the Bank, unlike the French Bank, cannot refuse to redeem
State credit-are called in whenever the ordinary merchant bill credit is insufficient. It is true that every year even larger sums of gold pass from one country to another, but they consist largely of the necessary movement of newly produced gold from the producing countries to all other countries, according to their need for, or capacity to absorb, gold. Or it may be due to the fact that certain countries are about to pass over from an inconvertible paper or a silver standard to a gold standard and therefore desire to attract larger amounts of gold. Since the actual costs of transport of gold are very low, they are of little importance, whether the necessary stocks are derived from the countries of production or not. Frequently trade relations and the position of the foreign exchanges may make it cheaper to procure gold direct from a neighbouring country, which will recoup itself again from other countries or directly from the gold-producing areas. These gold movements are therefore an effect and not a cause of the maintenance of large gold reserves. Again, as far as the regulation of the balance of trade by means of gold is concerned, presumably only a slight further advance on the developments already achieved in international banking is required in order to render entirely superfluous the meaningless shipments of cases of gold to and from the central banks. All that is required is an agreement between these banks to sell to the public bills payable at sight on each other, disregarding any difference in the rate of exchange, i.e. at par. A more radical step would be for the central banks to agree to redeem each other’s notes-and also the gold currencies of their various countries, though this would not often be necessaryin the notes and currency of their own country, also at par. If this were done there would, of course, still exist a difference in value between long-and short-term bills (or bills payable at sight) of the same nominal amount, but the rate for the latter would always remain at par or very near it, as otherwise it would be possible to purchase bank drafts or to send notes by registered post. Gold shipments under such conditions would never be profitable unless the receiver desired gold for some reason and was willing to pay transport costs, i.e. for industrial purposes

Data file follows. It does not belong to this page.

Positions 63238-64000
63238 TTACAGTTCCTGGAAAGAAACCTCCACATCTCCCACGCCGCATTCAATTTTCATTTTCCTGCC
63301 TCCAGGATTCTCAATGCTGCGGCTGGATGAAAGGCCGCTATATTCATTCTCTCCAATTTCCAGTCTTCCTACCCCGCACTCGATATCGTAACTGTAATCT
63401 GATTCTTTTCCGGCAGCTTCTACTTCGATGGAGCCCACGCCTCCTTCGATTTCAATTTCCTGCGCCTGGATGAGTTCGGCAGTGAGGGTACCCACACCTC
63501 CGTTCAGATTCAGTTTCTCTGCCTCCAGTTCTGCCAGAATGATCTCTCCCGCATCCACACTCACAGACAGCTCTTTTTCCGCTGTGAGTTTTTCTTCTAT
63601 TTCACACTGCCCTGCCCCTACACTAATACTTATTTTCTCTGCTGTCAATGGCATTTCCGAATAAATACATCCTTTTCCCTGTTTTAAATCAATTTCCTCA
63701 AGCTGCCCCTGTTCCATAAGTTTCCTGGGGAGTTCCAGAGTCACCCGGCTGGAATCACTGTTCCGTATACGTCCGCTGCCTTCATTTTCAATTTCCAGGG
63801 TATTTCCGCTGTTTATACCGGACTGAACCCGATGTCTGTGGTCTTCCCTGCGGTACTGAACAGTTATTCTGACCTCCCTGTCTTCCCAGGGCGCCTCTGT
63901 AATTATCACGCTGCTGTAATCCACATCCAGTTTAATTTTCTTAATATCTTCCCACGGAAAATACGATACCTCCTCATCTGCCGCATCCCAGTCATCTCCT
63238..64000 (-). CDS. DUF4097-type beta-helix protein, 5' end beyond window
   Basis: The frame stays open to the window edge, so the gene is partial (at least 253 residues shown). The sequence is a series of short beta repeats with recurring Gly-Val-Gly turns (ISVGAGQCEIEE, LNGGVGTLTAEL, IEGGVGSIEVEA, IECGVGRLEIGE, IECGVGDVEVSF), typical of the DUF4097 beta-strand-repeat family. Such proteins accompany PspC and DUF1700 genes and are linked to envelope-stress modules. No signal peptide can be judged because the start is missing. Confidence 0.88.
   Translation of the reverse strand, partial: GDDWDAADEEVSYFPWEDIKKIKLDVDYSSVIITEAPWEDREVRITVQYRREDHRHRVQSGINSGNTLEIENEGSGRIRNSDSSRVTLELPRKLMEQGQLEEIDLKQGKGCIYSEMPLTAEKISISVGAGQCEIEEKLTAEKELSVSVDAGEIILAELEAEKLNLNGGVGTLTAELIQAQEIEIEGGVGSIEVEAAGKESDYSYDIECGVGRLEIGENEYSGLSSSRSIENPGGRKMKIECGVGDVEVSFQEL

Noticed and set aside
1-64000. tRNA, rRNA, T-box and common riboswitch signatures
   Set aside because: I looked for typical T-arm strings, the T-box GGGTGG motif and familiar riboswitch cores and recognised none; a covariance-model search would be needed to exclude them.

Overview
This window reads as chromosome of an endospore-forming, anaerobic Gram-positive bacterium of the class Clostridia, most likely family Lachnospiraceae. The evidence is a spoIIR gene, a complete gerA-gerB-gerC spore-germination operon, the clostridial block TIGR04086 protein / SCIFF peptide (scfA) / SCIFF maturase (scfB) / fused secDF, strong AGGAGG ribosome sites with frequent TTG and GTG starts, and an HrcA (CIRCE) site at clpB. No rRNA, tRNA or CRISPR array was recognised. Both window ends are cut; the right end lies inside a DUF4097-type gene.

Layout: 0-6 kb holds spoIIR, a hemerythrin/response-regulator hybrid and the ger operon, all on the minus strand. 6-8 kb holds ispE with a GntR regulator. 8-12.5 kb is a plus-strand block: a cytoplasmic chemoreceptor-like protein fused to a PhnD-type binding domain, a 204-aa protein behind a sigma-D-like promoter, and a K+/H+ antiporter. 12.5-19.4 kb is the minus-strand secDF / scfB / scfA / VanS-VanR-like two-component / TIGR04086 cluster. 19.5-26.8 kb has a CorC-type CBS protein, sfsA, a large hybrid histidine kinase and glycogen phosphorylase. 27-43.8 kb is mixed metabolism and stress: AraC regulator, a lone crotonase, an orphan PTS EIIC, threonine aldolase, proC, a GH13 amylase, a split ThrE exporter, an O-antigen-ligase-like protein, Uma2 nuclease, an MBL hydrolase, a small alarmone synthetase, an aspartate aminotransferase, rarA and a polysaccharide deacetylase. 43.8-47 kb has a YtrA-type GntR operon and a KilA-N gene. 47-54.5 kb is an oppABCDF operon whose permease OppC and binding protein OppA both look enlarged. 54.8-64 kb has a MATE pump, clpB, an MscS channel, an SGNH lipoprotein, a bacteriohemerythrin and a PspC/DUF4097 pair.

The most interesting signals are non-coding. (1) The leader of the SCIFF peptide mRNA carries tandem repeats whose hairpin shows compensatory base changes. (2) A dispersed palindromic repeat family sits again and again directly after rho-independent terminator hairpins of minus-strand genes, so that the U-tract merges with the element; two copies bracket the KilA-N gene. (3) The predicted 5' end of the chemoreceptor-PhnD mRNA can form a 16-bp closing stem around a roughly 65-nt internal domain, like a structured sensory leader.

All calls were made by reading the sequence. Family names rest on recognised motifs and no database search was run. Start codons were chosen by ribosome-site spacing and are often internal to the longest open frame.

or for the banks’ own use if they were compelled to strengthen their gold reserves. I t would be difficult to maintain that such an agreement is impossible even at the present moment. It existed between the Scandinavian central banks until 1905. In 1885 they agreed to sell bills payable at sight on each other without any difference in exchange rate, a step which according to the view of Heckscher mentioned above “ contributed greatly to a greater general stability of the exchange rate on foreign bills between the three countries ; was of advantage to wholesale trade in so far as the market for the purchase and sale of bills was extended, and indirectly to consumers, though possibly not to the bankers, who lost the opportunity for profitable arbitrage transactions ’’. After a number of years this agreement was supplemented by another, by which the three northern central banks expressly bound themselves to redeem each other’s notes free of charge, so that remittances of gold on private account between the Scandinavian countries need never be necessary. If such an agreement became universal, then, of course, the exchange of these notes and the balancing of the amounts drawn upon each other would be the banks’ affair and could be facilitated by such a common “ world clearing house ” as has often been projected.